Tour industry experts say people want new experiences in post-COVID travel
The COVID-19 pandemic brought international travel to a standstill for two years. However, as borders reopened in 2023, the Chinese outbound travel market started recovering. Notably, industry experts observed significant shifts in the preferences and habits of Chinese travelers, compared to the pre-pandemic era.
During a panel discussion at the World Travel Market event at London Excel last week, Adam Wu, CEO of the London-based Chinese Business Network Travel, said: "Foreign independent travelers, small group, and family holidays have taken precedence over large group travel, with hidden-gem or new destinations gaining popularity."
Wu also highlighted that the younger generation, including post-90s and Millennials, is now a driving force for outbound tourism, with self-drive holidays becoming a significant trend.
Wu pointed out that the demand has been rebounding steadily. According to the China Tourism Academy, the research arm of China's Ministry of Culture and Tourism, overseas destinations received a total of 40.37 million visitors from the Chinese mainland during the first half of 2023.
Data from the National Civil Aviation Administration of China revealed that passenger traffic volume on international routes during the first half of the year recovered to 23 percent of the total from the same period in 2019, with international passenger traffic volume in June recovering to 41.6 percent, compared to the same period in 2019.
Khalid Al Midfa, chairman of Sharjah Commerce and Tourism Development Authority in United Arab Emirates, who was one of the panelists, emphasized how Chinese tourists' demands and interests have evolved.
"People now seek more authentic, local, and unique experiences, like ecotourism, adventure activities, and exploring lesser-known areas, rather than just visiting top attractions. They want to create their own content and memories," he said.
Sharjah, as a cultural hub of the Arab world awarded UNESCO status in 1998, attracts Chinese tourists who are interested in Arabian culture and heritage, setting it apart from the neighboring Emirates that are known more for their skyscrapers, Al Midfa said.
He also highlighted the significant growth and evolution of the Chinese outbound travel market.
"More Chinese now speak English, know what they want from travel, and are comfortable traveling independently, rather than always in groups. This independent segment is important for destinations to target," he said.
Another panellist, Lin Yiman, senior product manager at the British Museum, noted changes in the demographics of Chinese outbound travelers and the way in which they seek information.
"They now rely on multiple platforms like Redbook, or Xiaohongshu in Chinese, to find recommendations for restaurants and activities, rather than just visiting a website for what to do," she said.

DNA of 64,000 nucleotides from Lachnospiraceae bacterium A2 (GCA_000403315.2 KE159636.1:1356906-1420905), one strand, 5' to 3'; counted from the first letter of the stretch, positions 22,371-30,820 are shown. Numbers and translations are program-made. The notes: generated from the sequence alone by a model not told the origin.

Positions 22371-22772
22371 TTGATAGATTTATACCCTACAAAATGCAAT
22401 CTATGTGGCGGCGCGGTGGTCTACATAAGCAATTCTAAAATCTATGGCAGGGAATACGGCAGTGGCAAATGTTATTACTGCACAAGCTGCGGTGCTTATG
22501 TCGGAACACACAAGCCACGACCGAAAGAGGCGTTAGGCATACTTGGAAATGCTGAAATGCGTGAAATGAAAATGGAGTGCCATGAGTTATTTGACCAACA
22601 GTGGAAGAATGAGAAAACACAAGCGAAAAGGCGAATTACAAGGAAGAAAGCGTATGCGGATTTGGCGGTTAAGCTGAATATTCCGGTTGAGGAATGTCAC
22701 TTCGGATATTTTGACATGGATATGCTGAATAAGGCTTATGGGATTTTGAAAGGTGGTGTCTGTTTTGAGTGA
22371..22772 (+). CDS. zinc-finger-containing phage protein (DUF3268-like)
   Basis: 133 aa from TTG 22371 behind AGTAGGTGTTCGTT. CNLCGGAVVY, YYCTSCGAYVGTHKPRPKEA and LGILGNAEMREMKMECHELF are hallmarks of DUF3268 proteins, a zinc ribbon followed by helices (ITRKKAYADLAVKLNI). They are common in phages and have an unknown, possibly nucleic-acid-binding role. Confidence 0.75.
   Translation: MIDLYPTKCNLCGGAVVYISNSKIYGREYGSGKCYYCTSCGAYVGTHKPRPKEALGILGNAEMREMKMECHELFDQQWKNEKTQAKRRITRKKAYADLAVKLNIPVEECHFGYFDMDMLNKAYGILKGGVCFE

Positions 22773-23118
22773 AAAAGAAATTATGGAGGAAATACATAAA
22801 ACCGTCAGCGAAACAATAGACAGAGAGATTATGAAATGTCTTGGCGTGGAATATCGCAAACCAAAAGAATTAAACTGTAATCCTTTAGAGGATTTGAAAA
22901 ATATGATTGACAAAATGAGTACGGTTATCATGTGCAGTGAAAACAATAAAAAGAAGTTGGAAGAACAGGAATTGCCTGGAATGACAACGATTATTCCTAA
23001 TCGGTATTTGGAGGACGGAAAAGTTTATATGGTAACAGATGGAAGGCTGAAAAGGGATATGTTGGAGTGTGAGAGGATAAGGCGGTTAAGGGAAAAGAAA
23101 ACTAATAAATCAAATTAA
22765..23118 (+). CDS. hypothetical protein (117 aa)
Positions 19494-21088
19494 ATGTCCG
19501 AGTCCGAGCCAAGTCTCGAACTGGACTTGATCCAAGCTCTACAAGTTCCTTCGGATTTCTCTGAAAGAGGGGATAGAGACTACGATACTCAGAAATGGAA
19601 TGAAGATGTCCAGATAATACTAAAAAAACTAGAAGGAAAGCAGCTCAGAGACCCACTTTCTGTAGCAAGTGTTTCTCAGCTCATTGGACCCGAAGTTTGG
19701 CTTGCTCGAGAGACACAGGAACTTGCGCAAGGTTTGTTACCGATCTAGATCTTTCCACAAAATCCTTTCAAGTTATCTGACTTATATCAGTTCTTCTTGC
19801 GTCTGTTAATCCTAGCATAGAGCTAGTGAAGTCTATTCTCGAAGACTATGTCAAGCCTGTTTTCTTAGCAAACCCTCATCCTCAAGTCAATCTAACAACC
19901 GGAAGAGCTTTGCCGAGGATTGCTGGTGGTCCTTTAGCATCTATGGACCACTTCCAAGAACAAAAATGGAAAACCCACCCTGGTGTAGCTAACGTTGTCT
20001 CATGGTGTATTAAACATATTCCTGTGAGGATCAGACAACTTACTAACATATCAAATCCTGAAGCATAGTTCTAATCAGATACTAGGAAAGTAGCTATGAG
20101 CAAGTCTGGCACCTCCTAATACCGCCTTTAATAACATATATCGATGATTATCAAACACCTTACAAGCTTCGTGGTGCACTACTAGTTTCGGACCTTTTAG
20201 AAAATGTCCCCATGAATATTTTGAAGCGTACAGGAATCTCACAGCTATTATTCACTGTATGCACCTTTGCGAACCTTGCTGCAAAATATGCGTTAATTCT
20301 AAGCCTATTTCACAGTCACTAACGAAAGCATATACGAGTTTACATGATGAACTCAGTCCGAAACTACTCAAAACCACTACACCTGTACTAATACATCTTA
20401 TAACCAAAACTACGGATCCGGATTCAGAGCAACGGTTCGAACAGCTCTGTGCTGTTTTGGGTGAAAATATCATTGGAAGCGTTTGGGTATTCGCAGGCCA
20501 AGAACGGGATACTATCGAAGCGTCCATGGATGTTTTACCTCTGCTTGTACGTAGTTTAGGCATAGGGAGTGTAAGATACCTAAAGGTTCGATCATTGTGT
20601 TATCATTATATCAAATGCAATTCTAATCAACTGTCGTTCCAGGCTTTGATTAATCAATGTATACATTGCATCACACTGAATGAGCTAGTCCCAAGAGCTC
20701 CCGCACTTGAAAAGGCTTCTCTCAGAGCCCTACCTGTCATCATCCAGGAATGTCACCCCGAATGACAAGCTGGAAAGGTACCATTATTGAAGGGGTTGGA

Also, peer recommendations hold more weight, according to Lin.
"One of the things that we've done quite successfully is to work with key opinion leaders across different areas. They share their experiences of the museum with their followers, promoting ongoing virtual connections," she said.
In 2019, Chinese nationals made 155 million overseas visits and spent $255 billion, which is almost twice that of the total spent by visitors from the United States, three times the total spent by Germans, and almost four times the total spent by British tourists, according to data from the China Tourism Academy and the United Nations World Tourism Organization.
A newly launched report by the World Travel and Tourism Council shows travelers from the Chinese mainland spent more on shopping than individuals from other markets, spending an average of $1,350 per person.
David Goodger, managing director for Europe and the Middle East at Tourism Economics, said Chinese travelers remain an important part of the global travel recovery, and that growth from China will be widely welcomed.
"Many destinations and businesses are looking to China as the next large growth market for the coming years," he said. "They are increasingly looking at driving higher visitor value, rather than just footfall growth. Chinese visitors typically spend more per visit than those from many other markets and will be crucial for continued destination performance."
Looking ahead, Goodger said restoring connectivity is the crucial first step in driving growth from China, with air links and easy visa access both crucial.
While some return to traditional tour group activity can be expected, Goodger believes independent travel will take a growing share of travel volumes, with travelers seeking experiences beyond top spots in more diverse locations.
He expects Chinese outbound spending will fully recover to 2019 levels in 2024.
"However, this includes some increase in average spend per trip and we do not expect Chinese outbound trip volumes to regain 2019 levels until 2025," he added.